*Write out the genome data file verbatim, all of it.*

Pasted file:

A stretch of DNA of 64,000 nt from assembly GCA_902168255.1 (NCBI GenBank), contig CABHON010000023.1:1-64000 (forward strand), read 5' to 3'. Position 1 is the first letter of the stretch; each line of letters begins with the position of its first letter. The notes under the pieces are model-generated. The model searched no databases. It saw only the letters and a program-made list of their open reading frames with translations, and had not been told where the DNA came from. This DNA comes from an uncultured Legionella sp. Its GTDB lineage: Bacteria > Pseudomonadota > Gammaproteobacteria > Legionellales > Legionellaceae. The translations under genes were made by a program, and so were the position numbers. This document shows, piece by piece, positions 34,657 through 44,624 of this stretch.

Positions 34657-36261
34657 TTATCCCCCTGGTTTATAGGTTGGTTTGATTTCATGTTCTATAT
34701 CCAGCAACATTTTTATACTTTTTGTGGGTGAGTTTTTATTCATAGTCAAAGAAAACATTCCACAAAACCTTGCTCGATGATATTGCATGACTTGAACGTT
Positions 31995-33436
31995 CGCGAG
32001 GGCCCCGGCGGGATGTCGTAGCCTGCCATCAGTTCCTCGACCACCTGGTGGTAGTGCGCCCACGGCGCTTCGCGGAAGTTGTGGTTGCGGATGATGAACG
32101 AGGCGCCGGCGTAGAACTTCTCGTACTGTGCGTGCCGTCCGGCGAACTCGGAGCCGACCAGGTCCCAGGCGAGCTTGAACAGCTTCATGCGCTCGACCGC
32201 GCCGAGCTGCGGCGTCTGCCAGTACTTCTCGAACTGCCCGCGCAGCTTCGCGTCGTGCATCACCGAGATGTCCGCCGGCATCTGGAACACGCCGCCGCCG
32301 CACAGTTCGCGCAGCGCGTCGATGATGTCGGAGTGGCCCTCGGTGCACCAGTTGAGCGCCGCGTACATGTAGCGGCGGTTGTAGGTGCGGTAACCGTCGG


A stretch of DNA of 64,000 nt from assembly GCA_902168255.1 (NCBI GenBank), contig CABHON010000023.1:1-64000 (forward strand), read 5' to 3'. Position 1 is the first letter of the stretch; each line of letters begins with the position of its first letter. The notes under the pieces are model-generated. The model searched no databases. It saw only the letters and a program-made list of their open reading frames with translations, and had not been told where the DNA came from. This DNA comes from an uncultured Legionella sp. Its GTDB lineage: Bacteria > Pseudomonadota > Gammaproteobacteria > Legionellales > Legionellaceae. The translations under genes were made by a program, and so were the position numbers. This document shows, piece by piece, positions 34,657 through 44,624 of this stretch.

Positions 34657-36261
34657 TTATCCCCCTGGTTTATAGGTTGGTTTGATTTCATGTTCTATAT
34701 CCAGCAACATTTTTATACTTTTTGTGGGTGAGTTTTTATTCATAGTCAAAGAAAACATTCCACAAAACCTTGCTCGATGATATTGCATGACTTGAACGTT
Positions 31995-33436
31995 CGCGAG
32001 GGCCCCGGCGGGATGTCGTAGCCTGCCATCAGTTCCTCGACCACCTGGTGGTAGTGCGCCCACGGCGCTTCGCGGAAGTTGTGGTTGCGGATGATGAACG
32101 AGGCGCCGGCGTAGAACTTCTCGTACTGTGCGTGCCGTCCGGCGAACTCGGAGCCGACCAGGTCCCAGGCGAGCTTGAACAGCTTCATGCGCTCGACCGC
32201 GCCGAGCTGCGGCGTCTGCCAGTACTTCTCGAACTGCCCGCGCAGCTTCGCGTCGTGCATCACCGAGATGTCCGCCGGCATCTGGAACACGCCGCCGCCG
32301 CACAGTTCGCGCAGCGCGTCGATGATGTCGGAGTGGCCCTCGGTGCACCAGTTGAGCGCCGCGTACATGTAGCGGCGGTTGTAGGTGCGGTAACCGTCGG